Wednesday, April 3, 2013
Roma and Mark's Great Adventure
"We have such a short time to prepare
for such a long time."
About half way through March Madness - not the NCAAs but Roma and Mark's The Bible - I met with my covenant brothers for our monthly assembly to discuss, uh, stuff; and I started in on it.
After mentioning the underwhelming casting of many characters and gross differences from Biblical revelation that defied Revelation 22:18-19 that is hardly rationalized by their disclaimer that the television miniseries now industry proving Weber's thesis on Christian connections to capitalism "is an adaptation of Bible stories...[endeavoring]...to stay true to the spirit of the book" which continued to the last episode as accented by the impeccably if not miraculously coiffuring of Downey's Mary juxtaposed to everybody else, Jeff interrupted, "Kinda like your series on scratching the surface of the Bible!"
Calming down some since the castigation, I've listened more to what people are saying about it.
Of course, I couldn't resist annoying a friend who adores the current residents of DC's most exclusive address: "Yeah, they're the biggest celebrities in America and maybe even the world. If they're not on The View or handing out Oscars or teeing it up with Tiger or filling out brackets, he's gettin' a bunch of guest appearances on Roma and Mark's great adventure."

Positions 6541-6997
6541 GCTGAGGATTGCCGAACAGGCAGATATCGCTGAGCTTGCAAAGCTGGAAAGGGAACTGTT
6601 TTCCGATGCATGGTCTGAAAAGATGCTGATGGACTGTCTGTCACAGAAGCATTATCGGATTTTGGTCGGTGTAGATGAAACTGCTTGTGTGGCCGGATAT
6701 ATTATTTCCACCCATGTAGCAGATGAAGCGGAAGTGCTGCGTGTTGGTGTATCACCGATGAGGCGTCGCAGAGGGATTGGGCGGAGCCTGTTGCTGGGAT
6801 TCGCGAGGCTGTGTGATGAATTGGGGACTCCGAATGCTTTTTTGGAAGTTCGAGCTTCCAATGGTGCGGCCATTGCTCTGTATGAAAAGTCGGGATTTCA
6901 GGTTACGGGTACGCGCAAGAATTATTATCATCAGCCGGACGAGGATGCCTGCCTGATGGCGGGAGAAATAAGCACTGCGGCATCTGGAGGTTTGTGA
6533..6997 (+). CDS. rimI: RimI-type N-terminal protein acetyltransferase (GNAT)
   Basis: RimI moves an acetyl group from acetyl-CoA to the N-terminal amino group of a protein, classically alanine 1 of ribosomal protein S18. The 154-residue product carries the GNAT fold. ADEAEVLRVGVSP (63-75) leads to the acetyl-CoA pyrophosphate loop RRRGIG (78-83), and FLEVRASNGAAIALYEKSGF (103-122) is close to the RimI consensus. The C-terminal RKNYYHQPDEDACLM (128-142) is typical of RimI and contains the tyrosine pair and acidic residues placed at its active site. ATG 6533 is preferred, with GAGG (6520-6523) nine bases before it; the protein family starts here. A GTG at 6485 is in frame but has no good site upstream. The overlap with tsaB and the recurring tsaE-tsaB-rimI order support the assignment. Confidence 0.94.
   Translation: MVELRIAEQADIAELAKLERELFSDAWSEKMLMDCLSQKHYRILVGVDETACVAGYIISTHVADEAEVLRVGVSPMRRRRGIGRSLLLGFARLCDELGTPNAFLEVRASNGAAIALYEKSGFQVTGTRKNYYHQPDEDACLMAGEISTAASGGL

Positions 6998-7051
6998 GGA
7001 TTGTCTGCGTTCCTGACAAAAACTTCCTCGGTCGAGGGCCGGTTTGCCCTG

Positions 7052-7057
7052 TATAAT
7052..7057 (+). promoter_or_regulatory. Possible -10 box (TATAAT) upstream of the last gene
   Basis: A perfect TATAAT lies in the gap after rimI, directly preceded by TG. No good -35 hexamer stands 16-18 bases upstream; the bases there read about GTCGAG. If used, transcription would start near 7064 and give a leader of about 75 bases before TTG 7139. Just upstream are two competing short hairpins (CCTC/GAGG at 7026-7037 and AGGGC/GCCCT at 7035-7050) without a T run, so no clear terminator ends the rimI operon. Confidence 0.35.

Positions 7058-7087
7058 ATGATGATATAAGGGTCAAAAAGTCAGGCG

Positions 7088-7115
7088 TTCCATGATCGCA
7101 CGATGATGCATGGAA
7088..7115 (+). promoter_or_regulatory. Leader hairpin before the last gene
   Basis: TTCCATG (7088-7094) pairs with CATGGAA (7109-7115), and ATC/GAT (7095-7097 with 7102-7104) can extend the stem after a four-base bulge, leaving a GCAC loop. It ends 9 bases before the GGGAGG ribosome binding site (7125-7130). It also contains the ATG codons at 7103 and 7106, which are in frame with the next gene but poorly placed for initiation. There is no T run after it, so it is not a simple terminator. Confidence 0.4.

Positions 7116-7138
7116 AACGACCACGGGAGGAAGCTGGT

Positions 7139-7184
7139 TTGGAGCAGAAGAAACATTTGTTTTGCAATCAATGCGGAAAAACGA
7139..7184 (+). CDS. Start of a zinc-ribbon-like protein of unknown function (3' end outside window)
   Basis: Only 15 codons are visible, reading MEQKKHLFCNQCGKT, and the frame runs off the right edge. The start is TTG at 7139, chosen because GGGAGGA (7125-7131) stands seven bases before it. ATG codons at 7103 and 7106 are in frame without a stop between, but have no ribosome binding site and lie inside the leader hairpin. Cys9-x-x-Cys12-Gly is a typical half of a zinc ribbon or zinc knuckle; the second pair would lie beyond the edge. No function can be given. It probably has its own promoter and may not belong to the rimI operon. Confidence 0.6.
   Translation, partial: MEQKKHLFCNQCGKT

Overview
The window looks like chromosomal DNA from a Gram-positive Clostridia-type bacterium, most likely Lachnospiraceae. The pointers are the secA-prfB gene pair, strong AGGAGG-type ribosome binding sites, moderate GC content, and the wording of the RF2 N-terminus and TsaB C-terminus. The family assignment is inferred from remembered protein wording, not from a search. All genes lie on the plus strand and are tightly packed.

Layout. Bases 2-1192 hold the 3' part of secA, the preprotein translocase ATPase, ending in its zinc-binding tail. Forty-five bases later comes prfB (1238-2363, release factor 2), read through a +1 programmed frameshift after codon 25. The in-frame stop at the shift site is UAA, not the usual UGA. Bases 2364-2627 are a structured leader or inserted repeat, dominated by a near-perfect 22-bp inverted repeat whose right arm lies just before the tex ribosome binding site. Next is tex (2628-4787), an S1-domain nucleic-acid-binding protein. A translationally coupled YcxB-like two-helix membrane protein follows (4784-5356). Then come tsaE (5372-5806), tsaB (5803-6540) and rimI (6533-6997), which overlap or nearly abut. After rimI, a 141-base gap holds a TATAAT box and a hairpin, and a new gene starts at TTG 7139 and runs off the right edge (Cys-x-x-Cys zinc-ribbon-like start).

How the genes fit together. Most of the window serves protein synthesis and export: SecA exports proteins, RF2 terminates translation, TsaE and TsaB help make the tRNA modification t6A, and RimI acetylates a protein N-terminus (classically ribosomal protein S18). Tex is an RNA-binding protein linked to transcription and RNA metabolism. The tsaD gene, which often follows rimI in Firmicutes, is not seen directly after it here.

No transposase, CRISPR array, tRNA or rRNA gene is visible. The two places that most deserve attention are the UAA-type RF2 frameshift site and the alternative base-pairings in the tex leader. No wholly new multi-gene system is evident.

Anyway, even my 9th grader has begun scouring the Bible to fill in the blanks, sort out the exegesis from the eisegesis, and discover the, uh, uh, uh, truth.
So in a situational ethics kinda way, I guess the good outweighs the bad in Roma and Mark's version of, uh, you know...
If it moves/compels people to read the real one, I guess it's just one of those God-works-for-good-in-all-things-for-those-who...
I still like Heston being cast as Moses a lot better and wonder why they didn't pick some real Biblical scholars as project advisors; really, their list of consultants reads like a bibliography for Sesame Street.
I still think comparing this one to Mel Gibson's The Passion of the Christ or Franco Zeffirelli's Jesus of Nazareth is like comparing a BB gun to heavy artillery.
I still think watching it is about as profound as a devotional life limited to Our Daily Bread.
On the other hand, it's a start.
It's better than...
Cliff Notes are better than no notes.
Read the quote from Tozer again.
Blessings and Love!